How to Change the Default Hard Drive for Saving Documents and Apps in Windows 10

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Whenever you save a new file in Windows 10, the Save As window defaults to whichever of your user folders–Documents, Music, Pictures, and so on–is appropriate to the file type. If you’d rather not save files on the C: drive, though, Windows lets you create those folders on another hard drive to act as your default save location.

Changing your default save location creates a new Users folder structure on the new drive and saves all new files there by default. It doesn’t move existing files. So, if you’re really trying to save space by storing files on another drive (say, if your SSD is on the small side), you’re better off changing the actual location of your built-in folders. If you do that, Windows will move those folders and all existing documents. Apps will also use the new location, since they’re designed to use those built-in folders. Most people will probably want to use that method instead.

RELATED: How to Move Your Documents, Music, and Other Folders Somewhere Else in Windows

So, why would you bother changing the default save drive, instead of just moving the folders completely? You might just be interested in making it easier to store stuff on a different drive and don’t want to get into moving the “official” folders. Another interesting thing you can do is set a removable drive as your default save location. Whenever that drive is plugged in, Windows offers to store new files on the removable drive. When it’s not plugged in, Windows saves to the original location. If you like saving your personal docs on a flash drive or external hard drive so you can carry them with you, changing default save locations might be useful.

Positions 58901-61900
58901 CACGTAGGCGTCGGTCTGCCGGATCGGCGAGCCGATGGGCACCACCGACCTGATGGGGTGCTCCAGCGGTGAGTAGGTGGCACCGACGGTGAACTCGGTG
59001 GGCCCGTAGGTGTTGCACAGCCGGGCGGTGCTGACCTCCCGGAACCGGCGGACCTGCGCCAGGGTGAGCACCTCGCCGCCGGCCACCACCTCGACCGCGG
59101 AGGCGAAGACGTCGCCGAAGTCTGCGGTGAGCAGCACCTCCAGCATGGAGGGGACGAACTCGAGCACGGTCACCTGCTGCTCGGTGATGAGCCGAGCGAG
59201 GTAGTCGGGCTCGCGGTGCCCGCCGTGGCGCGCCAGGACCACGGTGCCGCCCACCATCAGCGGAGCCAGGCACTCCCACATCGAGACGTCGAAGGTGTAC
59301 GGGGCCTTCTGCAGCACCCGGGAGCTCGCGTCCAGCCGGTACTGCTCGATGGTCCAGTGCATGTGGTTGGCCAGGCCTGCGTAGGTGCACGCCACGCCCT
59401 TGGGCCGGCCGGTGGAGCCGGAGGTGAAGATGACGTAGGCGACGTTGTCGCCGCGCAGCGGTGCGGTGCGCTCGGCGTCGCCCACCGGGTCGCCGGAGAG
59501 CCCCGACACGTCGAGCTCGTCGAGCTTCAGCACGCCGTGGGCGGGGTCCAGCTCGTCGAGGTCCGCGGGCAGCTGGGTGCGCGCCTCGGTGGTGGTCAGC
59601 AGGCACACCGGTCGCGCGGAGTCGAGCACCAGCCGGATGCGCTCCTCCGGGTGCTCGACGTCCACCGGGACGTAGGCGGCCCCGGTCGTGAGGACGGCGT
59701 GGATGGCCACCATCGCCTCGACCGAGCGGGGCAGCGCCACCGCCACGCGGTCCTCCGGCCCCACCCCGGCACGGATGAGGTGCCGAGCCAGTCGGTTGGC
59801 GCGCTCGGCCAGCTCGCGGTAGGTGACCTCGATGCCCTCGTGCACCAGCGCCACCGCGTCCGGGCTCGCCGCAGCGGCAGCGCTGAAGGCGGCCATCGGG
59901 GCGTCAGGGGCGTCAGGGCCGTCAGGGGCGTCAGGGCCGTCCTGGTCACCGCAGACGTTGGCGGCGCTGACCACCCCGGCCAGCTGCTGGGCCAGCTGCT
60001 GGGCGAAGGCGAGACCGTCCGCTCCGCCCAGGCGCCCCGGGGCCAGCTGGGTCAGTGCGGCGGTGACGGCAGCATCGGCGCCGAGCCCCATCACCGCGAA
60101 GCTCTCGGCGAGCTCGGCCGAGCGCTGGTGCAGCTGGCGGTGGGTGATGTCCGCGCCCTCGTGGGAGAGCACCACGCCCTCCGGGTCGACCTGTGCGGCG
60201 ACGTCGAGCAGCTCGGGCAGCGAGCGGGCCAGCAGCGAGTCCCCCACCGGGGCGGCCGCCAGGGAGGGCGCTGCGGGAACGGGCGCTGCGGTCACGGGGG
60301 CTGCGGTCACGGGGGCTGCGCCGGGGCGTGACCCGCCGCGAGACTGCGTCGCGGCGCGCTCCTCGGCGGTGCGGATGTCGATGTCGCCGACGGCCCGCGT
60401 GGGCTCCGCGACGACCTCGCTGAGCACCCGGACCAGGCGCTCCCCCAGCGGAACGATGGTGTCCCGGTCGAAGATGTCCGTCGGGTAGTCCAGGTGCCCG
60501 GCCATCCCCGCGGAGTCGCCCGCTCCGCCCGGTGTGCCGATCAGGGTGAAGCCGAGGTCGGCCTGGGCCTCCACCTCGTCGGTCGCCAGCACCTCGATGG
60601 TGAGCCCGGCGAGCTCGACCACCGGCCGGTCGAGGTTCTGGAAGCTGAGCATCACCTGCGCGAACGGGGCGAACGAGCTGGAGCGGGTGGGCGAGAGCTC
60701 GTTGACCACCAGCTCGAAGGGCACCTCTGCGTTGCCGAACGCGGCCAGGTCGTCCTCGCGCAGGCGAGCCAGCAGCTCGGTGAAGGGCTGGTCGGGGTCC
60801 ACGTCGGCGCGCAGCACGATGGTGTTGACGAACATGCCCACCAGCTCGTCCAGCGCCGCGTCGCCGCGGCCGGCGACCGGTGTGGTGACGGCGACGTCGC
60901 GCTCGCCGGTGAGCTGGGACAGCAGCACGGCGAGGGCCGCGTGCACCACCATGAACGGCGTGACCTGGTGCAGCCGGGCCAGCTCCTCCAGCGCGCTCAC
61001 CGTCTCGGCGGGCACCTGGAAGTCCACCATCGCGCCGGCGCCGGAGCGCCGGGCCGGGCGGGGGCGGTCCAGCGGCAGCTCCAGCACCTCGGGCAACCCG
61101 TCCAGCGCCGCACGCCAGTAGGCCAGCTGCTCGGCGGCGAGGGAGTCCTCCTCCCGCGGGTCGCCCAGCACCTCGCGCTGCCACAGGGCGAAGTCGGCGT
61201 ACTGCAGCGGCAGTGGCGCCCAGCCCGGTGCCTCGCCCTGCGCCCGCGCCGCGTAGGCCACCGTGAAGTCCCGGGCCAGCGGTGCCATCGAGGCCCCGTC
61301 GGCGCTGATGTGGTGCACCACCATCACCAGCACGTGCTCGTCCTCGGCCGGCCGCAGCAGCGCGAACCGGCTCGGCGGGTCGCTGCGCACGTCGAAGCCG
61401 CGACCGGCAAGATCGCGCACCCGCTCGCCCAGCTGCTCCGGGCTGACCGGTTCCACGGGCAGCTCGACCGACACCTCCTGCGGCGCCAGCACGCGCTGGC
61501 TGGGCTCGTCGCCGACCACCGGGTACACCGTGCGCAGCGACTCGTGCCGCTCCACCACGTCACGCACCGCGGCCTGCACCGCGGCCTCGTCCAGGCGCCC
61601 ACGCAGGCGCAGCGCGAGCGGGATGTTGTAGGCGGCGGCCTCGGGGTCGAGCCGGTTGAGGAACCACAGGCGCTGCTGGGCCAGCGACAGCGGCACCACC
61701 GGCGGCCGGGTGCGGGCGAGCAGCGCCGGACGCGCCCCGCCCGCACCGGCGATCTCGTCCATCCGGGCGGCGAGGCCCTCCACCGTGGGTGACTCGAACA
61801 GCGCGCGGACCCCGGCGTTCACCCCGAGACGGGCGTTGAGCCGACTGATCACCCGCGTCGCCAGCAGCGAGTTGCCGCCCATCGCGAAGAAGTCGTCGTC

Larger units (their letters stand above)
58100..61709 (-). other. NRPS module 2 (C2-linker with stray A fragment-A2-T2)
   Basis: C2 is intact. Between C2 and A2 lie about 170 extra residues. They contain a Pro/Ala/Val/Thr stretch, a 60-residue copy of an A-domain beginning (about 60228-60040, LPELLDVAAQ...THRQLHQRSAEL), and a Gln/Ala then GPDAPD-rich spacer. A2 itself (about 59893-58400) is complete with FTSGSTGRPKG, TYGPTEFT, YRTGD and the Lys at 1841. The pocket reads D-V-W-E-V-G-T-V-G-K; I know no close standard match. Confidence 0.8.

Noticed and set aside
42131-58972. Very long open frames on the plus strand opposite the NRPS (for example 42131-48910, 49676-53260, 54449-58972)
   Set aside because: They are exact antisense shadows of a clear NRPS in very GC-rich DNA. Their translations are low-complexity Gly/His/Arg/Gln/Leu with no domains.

To get change your default hard drive, click Start and then choose Settings (or press Windows+I).

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In the Settings window, click System.

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In the System window, choose the Storage tab on the left and then scroll down to the “Save locations” section on the right. Use the drop-down menus to change the storage locations for each type of file (documents, music, pictures, and videos). If you choose a removable drive as your storage location and then remove that drive from your computer, Windows will default to storing files in the original location on your C drive until you attach the removable drive again.

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Note also that you can change the save location for new apps in this window. This setting applies to new universal apps that you download from the Microsoft Store. It won’t move apps that you’ve already installed, although you could uninstall and then reinstall them after making the change to have them save to the new location.

Walter Glenn is a long time computer geek and tech writer. Though he's mostly a Windows and gadget guy, he has a fondness for anything tech. You can follow him on Facebook and Twitter.